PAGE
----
Discussion in 'Milling & Saw Mills' started by Muzzleblastm38, Dec 3, 2019.
ok with a new ms660 clone kit how many gas tank before i can start milling
I would just heat cycle it a few times and start milling.
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1 tank of regular cutting.
1 tank of idling for 15 seconds or so every 30 seconds of milling
1 tank of idling for 15 seconds or so every 1 minute of milling
1 tank of idling for 15 seconds every 5 minutes of milling
Then just mill like the dickens.
This is just what came to my mind...I've never done this nor do I know if it would help at all....but it sounds good to me.
The Chihls break in quick. Or they break...
I’ve heard heat cycles are for the gaskets on dirtbikes.
I started wailing on mine after the third tank. Probably a little early because it kept getting stronger for at least another couple of tanks.
Break in hoo haw is just that.
Rings seat equally as well with or without the procedure. Balls to the wall with the saw, tune it accordingly and the rings will seat sooner.
Milling is the best way to break in a saw, I have done it to three mine back when I got em and they pull nice and strong.
I ran five tanks of rich (25:1) fuel though my last new Chin saw. Had a lot of bucking to do anyway.
Then, I re-tuned it (down a few rpms), changed my oil mix to my usual 40:1, cleaned up my sparkplug, lowered my rakers and started milling big hardwood.
Did it matter to the saw? I dunno, but it made me feel more confident in the saw before I ever stuck it 32 inches through a pecan log
Heat seats the rings quicker. I get a load on my saws and bury the bar. Get them hot and work then hard. Sounds like milling should do the trick! Out a tank of fuel through it then give it the business. Milling is hard on stuff anyway, don’t think a soft break in will make any difference haha.
When I bought my brand new 660 I asked the dealer if milling would void the warranty, he said no. I asked for 25', 36", and 47" bars. Whatever Stihls closest to 48" was. He said he could do the 25 and 36, but if I wanted the 4 foot bar I'd have to come back the next day. If he sold the 4 foot with the saw that would void the warranty. I asked how long to break it in for milling. He said put it on the mill first, start it up and by the time you get it squared up on the rails it will be ready. I have had zero issues with it. I cut about ten cord of wood with the 25" bar per year and mill a few Oaks every year with it. I milled with it a lot the first few years, now I have too many stacks of air drying wood around the house.
If the saw is tuned for milling, and the tuning is checked after a couple of tanks of fuel, and quality lube is used the saw can be used straight away for milling. If it's used outta the box without being tuned for milling and you hit a wide, long hard log then you could have a problem BUT that could be the case even with a couple of hundred hours of bucking only on the saw.
Before milling I ran 4 or 5 tanks of fuel on my new 880 just while bucking but I alter found out it was unnecessary. I've also heard of using 25:1 and then 35:1 and then 50:1 when running in a saw which is nonsense in my book.
I think the whole break-in thing is un necessary. Any new saw I have ever bought, I fired it up, let it idle a few minutes and started cutting. Never had any problems.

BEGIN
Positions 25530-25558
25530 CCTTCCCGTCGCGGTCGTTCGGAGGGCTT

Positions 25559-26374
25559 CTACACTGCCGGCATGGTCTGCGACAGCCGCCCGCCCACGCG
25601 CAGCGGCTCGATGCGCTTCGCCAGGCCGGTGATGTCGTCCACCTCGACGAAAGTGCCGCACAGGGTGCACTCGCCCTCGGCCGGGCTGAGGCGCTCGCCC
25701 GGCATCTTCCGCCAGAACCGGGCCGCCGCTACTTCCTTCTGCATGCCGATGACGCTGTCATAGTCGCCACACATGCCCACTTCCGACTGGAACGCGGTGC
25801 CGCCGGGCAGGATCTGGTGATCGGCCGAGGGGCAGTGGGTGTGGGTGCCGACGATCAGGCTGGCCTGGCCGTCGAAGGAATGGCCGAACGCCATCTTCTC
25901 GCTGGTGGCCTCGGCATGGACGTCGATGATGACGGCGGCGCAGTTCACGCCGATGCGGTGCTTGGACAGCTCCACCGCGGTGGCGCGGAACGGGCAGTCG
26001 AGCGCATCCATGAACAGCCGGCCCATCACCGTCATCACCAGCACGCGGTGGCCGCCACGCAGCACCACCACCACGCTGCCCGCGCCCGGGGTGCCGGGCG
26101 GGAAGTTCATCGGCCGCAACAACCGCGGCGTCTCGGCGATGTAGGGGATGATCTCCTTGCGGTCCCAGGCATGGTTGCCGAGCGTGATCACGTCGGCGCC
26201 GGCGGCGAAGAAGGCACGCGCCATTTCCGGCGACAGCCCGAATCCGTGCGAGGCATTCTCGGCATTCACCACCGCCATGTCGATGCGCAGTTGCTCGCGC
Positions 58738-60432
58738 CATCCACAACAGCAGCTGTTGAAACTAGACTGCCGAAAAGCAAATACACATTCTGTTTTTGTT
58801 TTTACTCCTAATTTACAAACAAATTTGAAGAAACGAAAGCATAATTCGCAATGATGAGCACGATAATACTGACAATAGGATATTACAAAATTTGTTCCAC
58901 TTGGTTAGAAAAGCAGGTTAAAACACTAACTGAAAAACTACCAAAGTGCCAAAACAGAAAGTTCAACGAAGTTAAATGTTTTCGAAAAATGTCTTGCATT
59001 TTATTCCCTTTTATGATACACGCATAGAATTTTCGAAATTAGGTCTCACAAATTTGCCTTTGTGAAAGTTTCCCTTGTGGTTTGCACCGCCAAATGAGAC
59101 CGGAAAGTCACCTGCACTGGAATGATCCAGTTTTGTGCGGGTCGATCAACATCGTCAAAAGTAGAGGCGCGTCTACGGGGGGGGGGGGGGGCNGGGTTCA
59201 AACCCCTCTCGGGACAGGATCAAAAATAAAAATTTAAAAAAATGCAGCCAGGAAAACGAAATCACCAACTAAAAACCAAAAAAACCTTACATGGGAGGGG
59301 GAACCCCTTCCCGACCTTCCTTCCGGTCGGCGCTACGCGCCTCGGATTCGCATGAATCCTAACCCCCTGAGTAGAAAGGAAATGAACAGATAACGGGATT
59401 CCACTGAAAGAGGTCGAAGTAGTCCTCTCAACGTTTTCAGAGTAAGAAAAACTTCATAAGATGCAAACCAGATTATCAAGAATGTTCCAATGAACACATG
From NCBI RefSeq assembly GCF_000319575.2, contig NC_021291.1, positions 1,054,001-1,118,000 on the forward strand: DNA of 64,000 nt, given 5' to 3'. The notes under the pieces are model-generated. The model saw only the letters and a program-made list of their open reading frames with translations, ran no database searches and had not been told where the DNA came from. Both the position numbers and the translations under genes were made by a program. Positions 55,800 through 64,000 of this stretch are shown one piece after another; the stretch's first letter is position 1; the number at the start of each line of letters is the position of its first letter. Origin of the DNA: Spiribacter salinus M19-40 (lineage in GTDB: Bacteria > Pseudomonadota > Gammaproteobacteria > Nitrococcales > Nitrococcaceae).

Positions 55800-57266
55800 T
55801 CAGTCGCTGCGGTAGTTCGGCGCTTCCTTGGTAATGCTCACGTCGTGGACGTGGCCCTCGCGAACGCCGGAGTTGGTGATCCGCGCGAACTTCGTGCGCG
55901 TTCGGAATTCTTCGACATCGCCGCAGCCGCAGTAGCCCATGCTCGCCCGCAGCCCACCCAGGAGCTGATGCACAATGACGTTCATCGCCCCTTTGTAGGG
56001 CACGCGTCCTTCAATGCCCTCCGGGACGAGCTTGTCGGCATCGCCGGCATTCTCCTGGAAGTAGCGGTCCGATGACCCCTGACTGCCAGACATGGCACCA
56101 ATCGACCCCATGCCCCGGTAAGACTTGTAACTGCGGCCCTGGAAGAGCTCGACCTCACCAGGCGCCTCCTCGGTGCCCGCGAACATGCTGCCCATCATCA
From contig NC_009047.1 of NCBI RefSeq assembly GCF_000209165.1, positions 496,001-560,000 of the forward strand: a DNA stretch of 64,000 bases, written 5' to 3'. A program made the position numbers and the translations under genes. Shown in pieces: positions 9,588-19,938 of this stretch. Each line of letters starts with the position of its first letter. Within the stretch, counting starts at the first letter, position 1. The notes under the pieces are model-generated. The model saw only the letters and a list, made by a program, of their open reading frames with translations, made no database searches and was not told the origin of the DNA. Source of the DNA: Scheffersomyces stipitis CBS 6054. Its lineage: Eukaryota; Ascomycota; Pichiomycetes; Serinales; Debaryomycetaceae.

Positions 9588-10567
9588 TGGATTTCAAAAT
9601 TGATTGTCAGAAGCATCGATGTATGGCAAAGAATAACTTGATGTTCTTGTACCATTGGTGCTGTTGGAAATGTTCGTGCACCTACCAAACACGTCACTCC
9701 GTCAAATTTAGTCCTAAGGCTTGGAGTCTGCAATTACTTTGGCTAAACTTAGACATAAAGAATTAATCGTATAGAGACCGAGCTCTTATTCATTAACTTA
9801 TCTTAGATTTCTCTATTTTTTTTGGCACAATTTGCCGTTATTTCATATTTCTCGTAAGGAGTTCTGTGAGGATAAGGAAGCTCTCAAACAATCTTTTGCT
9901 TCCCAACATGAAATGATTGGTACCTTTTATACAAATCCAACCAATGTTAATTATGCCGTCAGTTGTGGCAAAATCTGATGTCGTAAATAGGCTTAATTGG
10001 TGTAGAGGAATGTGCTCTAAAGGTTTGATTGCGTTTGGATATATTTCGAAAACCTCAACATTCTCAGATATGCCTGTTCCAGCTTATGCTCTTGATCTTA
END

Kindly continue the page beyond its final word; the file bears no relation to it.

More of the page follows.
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My 95cc gets about 4 or 5 passes I believe before she starts leaning out. That’s live wood 2” thick at about 7’ long and probably 14” wide. This includes idling time in between cuts and setting up of the jig for the next pass
I am probably misinterpreting what you mean by "starts leaning out." Do you mean good or bad? Reaching peak performance or reaching a dangerous, over-lean situation?
Apology for dumb question in advance.
No it’s not dumb at all. I mean that I can hear and feel the Rpms increase. This always tells me that the fuel coming in has air bubbles and the tank is starting to run dry.
this is actually leaning out the engine regardless of your jetting. It will damage the engine under the right conditions if you keep going.
I don’t have a fuel gauge to tell me when I’m getting low so this is one way to tell. A better practice would be to find out how many passes you can make just before this happens, stop and fill the tank even though it’s not completely empty.
I run a little rich, so when the mixture starts to get lean in the cut, Rpms in this situation increase and you start to feel more power as well.
Yeah that's a god tip.
I fill the tank(s) after each pass regardless.
So far my runs are minimum 10'Lx20"W so... the tank is run down anyway.
I've heard that leaning sound once.... it's spooky.
Good call, I mean really you can’t go wrong doing that.
a dirt bike company has made some prototype filling nozzles for stihl in which you can fill up without unscrewing a cap. Some type of quick connect system without a lock. It looked very impressive and stopped filling once it was full with some kind of valve.
only thing is that there is nothing for the oil... if you ran an aux Oiler and had the setting for the saw on low this little device could save a lot of time I suppose...
Anywho that turd wranglerstar did a video on it
Yeah I saw that device... someone posted a link in Chainsaw section.
IIRC It seemed a bit spendy at the time and made for Stihl only... my milling powerhead is a Husvarna.... but it would be cool.
Seems like that would only be useful on a 40 or 50' log. I can get 3 boards off of an 8'X 24-30" log. I'm going to have the mill off anyway after each cut. Just fill up every 3rd cut.
So what mixes are people using for the mill saws? I was running 50:1 with my 3120xp in the woods for the first time (no milling) but tomorrow I'll be milling up a 32+" red oak and I've seen suggestions for 40:1, 50:1, etc. Should it be somewhere in between?
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